Shaping and reshaping identities in everyday literacy practices: Adolescent girls' use of selfies in a social and mobile world
Young adolescent girls engage in many leisure and academic activities outside of school that support literacy practices and identity formation. The use of mobile devices and online spaces has become an integral component of girls’ everyday lives that results in copious reading, writing, and identity building. Recent and rapid changes in technology provide platforms for new ways of doing literacy and representing identities. However, girls use content and social spaces in ways that are sometimes dismissed and not sanctioned as having any literacy value. Furthermore, literacy research has not kept pace with girls’ emerging out-of-school literacy practices. Scant studies explore how young girls use selfies in literacy development and identity formation. Therefore, the purpose of this study was to explore how young adolescent girls use selfies as literacy practices using social media and mobile technology, and how they represent their identities. James Gee’s definition of identity provided a framework for this study: identity is “being recognized as a certain kind of person in a given context” (2000, p. 99).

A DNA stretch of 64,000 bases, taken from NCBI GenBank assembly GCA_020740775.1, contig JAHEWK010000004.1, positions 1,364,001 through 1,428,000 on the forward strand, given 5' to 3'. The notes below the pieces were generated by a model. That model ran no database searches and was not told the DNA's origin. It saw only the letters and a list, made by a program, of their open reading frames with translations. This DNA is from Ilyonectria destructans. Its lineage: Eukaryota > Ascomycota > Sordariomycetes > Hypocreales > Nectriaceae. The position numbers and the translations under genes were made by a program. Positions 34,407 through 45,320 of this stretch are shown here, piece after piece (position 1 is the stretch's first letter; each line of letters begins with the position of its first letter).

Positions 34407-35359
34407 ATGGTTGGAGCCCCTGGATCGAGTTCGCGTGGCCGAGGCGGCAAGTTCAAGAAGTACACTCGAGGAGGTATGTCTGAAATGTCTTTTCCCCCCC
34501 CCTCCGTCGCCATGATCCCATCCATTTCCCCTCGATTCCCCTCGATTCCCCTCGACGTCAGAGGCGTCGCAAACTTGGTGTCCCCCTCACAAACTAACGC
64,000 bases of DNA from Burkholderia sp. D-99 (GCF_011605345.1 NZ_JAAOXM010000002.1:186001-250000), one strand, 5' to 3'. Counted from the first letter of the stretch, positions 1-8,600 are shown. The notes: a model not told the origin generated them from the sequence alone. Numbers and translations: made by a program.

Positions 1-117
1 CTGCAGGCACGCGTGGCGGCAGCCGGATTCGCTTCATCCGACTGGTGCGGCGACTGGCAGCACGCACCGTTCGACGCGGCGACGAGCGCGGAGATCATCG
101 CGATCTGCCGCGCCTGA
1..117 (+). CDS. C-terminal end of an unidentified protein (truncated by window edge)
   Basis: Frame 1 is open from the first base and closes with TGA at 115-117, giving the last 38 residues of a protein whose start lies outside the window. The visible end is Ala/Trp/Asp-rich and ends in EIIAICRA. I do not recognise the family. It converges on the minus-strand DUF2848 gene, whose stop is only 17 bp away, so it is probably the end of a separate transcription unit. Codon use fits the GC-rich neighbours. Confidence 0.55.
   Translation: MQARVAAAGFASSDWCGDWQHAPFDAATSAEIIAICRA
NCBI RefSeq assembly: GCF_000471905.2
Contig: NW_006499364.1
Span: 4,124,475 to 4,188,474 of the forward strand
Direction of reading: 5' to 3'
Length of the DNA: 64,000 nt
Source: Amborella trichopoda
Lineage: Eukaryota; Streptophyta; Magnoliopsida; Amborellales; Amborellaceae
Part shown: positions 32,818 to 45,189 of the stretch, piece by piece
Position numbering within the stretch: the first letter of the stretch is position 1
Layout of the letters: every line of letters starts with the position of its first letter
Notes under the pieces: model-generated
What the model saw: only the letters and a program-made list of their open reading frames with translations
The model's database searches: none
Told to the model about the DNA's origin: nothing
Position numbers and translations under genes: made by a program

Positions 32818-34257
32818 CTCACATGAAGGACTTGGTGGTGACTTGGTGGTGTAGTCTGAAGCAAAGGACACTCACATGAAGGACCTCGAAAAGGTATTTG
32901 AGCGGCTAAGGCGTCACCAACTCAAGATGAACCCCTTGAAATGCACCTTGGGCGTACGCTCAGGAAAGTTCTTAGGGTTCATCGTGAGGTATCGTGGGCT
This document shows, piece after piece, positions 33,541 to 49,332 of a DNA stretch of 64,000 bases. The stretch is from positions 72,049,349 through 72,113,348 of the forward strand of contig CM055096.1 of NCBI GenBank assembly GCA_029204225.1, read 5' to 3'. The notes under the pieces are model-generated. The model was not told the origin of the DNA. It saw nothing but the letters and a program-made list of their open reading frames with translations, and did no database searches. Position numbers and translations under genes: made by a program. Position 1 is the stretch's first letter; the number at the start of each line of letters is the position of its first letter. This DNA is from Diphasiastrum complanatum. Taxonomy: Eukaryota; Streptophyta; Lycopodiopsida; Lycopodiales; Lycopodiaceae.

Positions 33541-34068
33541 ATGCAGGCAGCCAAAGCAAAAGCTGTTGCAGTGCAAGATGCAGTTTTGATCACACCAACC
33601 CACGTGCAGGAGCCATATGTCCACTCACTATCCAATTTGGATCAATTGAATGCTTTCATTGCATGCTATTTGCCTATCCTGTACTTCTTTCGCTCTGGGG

Three theoretical constructs informed this study: sociocultural theory, New Literacies Studies, and theories of identity. A sociocultural perspective views literacy as a social practice. New Literacy Studies recognizes multiliteracies and multimodality as a meaningful way of doing literacy through multiple contexts. Using a collective case study design (Stake, 1995) and a Grounded Theory approach (Strauss & Corbin, 1998), data was collected and analyzed inductively and recursively using qualitative techniques. The participants were ten young adolescent girls ages 13 and 14. The data consisted of questionnaires, individual interviews, focus groups, and selfie artifacts.
The major findings suggest that girls use selfies to make meaning through the types of selfies that they take and the self-image that they portray. The findings also indicate that young girls use selfies to build relationships with boys, friends, family, and followers. Additionally, findings show that girls use selfies for communication through social media and mobile technology. Lastly, girls use selfies for self-empowerment by building self-esteem, self-confidence, and control. The conclusion of the study indicated that girls use selfies to shape and reshape their identities.